INTERNATIONAL FINANCIAL ECONOMICS UNIVERSITY OF AMSTERDAM

Koito Manufacturing, Ltd.

Jasper Dijkstra Jack Driessen Mark Jager Xin Wang Maarten Dalm

5876362 0516511 10192921

10216081

c) From the perspective of suppliers The major issue for suppliers is that they can be exploited by their Keiretsu leading company. not maximizing the market value of a single company: these cross holding arrangements also lead to ambiguity on whose interests are really being represented. unproductive cost management and top-down decision making based upon continuity and consensus all contributed to the decade-long recession. Also in our case. which is responsible for 53% of the sales. the negative features of the keiretsu form of governance maintained the economic slump. the absence of liberal market competition may preclude Japanese firms from implementing more cost-effective sourcing strategies at the global standard.Question 1 Many economists argue that the keiretsu system has been a formidable impediment to the entry of Western companies into the Japanese market. it is often argued that the keiretsu system has been partly responsible for the decade-long recession: while there was need for quick changes. a) From the perspective of financiers. Employees of different companies in one keiretsu will often engage in switches between companies for the long term or for a short-term joint project. b) From the perspective of owners. However. They can work in different companies during the time. One of the key features of the keiretsu system is member cross-ownership. These owners are the control-oriented owners. The employees work in the same keiretsu during their career. The interdependence of suppliers. We will now discuss the corporate governance issues that may arise. health insurance and other benefits. Because of the tremendous dependence of the suppliers on their principals. when the leading company of the keiretsu needs money. Koito is more or less dependent on Toyota group. 2009). . Financiers are always looking for the best investment possibilities. they are basically forced to accept all terms and conditions. d) From the perspective of employees. seen from different perspectives. This is because of the fact that a keiretsu will not allow foreign or alien companies into their system. For that dedication to the keiretsu the employees are “rewarded” with job-security. On the other hand. The keiretsu system can make it difficult for (individual) financiers to invest in the best possible option. financiers can more or less be obliged to invest: the money is invested in a bad project and possible profits are lost (Kawai. Furthermore. So their objective is to maximize the relationship values and the economic performance of their keiretsu as a whole. Their primary concerns are the relationships with the businesses in which they have stocks. but will not work for another keiretsu.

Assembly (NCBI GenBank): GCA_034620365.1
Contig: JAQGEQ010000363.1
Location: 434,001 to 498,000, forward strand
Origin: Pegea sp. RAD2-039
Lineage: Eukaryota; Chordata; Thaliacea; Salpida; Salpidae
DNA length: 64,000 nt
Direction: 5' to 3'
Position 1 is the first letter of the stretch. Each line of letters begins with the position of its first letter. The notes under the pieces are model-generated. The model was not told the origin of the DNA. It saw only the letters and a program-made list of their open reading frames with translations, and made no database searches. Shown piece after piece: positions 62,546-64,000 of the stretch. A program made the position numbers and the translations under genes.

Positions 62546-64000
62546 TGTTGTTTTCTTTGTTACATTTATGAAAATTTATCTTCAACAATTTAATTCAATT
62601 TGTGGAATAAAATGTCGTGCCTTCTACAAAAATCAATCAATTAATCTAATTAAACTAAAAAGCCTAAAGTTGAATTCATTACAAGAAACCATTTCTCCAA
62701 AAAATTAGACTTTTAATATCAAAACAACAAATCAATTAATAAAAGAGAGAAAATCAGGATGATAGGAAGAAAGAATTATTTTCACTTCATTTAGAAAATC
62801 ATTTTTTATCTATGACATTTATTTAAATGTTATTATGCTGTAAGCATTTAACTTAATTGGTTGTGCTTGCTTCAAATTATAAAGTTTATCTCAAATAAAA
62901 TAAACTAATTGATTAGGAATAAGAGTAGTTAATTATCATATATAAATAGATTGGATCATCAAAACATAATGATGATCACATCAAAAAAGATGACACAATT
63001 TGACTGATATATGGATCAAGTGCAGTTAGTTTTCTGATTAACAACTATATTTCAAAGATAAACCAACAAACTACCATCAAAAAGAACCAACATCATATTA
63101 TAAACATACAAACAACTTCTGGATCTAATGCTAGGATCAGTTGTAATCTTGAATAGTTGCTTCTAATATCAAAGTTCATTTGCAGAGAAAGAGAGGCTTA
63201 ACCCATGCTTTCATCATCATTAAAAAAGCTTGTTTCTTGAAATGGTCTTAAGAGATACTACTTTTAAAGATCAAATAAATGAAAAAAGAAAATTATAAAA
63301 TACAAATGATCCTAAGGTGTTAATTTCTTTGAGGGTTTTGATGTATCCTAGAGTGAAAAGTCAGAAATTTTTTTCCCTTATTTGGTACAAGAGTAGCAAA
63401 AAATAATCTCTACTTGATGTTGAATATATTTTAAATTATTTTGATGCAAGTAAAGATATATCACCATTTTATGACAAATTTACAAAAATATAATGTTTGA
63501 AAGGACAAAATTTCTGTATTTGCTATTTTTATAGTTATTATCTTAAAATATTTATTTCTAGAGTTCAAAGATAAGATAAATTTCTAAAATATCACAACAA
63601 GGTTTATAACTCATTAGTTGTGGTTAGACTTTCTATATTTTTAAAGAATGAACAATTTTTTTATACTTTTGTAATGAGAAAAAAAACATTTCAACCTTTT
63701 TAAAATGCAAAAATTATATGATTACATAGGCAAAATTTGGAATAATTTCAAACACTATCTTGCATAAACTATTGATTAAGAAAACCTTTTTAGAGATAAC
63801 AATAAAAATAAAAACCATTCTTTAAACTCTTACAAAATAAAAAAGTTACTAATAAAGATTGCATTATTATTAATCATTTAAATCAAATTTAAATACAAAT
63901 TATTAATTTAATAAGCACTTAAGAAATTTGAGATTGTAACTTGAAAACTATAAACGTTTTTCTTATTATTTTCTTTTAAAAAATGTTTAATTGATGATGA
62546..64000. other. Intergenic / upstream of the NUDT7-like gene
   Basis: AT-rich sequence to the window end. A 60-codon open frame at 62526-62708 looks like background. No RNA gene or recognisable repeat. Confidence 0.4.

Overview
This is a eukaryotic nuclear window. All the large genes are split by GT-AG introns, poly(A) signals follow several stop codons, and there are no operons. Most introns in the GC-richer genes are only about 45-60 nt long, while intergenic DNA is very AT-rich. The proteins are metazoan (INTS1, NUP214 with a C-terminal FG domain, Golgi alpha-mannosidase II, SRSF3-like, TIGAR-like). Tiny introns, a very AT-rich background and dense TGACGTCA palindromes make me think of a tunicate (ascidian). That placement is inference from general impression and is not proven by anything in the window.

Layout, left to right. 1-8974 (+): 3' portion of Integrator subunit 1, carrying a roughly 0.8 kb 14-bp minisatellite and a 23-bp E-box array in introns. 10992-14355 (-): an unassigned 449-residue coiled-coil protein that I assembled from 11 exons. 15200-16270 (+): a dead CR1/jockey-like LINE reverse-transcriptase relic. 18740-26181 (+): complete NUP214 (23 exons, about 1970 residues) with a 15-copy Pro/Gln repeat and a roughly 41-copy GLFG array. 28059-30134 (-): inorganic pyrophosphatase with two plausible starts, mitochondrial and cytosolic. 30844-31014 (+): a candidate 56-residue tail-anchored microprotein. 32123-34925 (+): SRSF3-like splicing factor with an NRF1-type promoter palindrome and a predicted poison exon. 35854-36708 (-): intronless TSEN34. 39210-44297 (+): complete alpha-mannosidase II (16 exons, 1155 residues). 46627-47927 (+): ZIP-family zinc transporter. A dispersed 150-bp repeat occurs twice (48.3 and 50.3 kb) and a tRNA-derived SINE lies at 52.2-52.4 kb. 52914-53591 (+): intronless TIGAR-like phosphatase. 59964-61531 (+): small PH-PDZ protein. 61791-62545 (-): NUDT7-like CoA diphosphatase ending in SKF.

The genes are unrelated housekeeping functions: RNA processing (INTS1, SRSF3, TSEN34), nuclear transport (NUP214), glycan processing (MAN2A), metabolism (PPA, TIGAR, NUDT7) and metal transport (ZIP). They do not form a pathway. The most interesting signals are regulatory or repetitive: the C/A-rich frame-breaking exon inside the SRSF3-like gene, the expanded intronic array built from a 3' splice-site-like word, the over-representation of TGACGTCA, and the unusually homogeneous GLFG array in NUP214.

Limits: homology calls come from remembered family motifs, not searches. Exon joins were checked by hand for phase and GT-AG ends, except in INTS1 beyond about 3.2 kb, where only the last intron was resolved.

but there are two reasons why he will never be on the board. the historic percentage dividend and retained earnings to the net income is looked at. Boone Pickens on the board. the upper limit of dividend that is regulated by Japanese law is considered. outside directors. Although he was the largest shareholder. Secondly. because the current board of directors accuses him of being a greenmailer. These employees do not have large shares in the company. As can be seen from the previous question. After that. suppliers. Both give different insights to the problem. . employees and also customers and local community into account. Boone Pickens bought shares in Koito Manufacturing to invest. but in Japan there are other different kind of stakeholders that boards in Japan think about. Mr Pickens could. First. In America the board consists of independent. As will be illustrated in the next question it is not surprising Mister T. After a six-month waiting period for exercising his shareholder rights. The employees of these companies with large shares are almost always put forward to represent the large shareholders on the board. owners. The problem here is that the company is allowed to reject this if they believe the shareholder wants to harm the company. Usually members of the board are elected with unanimous vote. but it was only as small part of what he asked for. Firstly. The board of directors accuses him of being a greenmailer mainly to convince the other shareholders not to vote with him on the annual meetings and to resist giving him the company accounts. This request by T. Japanese law also allows large shareholders to make a proposal to the board of directors. Question 3 Mister T. Mister T. but in Japan almost all directors are from inside of the keiretsu. he will not get enough votes in an annual meeting to be voted on the board. he was never in control of the company. if a shareholder holds more than 10% of the shares. In America it is custom to put shareholders interest first. Boone Pickens demanded that Koito Manufacturing should raise its dividends. This is not the case in Japan. First of all. the Japanese law probably allows T. In the end he got a raise in dividends. The board must at least give a reaction in writing according to Japanese law. Boone Pickens was denied twice probably for reasons above. ask to inspect the company‟s accounting records and to apply to a court to appoint a special auditor for this purpose. Boone Pickens asked for a larger dividend pay-out. By being the largest shareholder of the company he would have thought that he could have much to say about the company.Question 2 Mister T. there is a large culture difference between the Japanese corporate governance and the Anglo-American corporate governance. in Japan they also take financers. This does not mean that major shareholders have board representation. Boone Pickens demanded higher dividend pay outs. It is important to them that the big stakeholders within the keiretsu are represented on the board so everybody can ensure their own interest. There are two ways to approach this problem.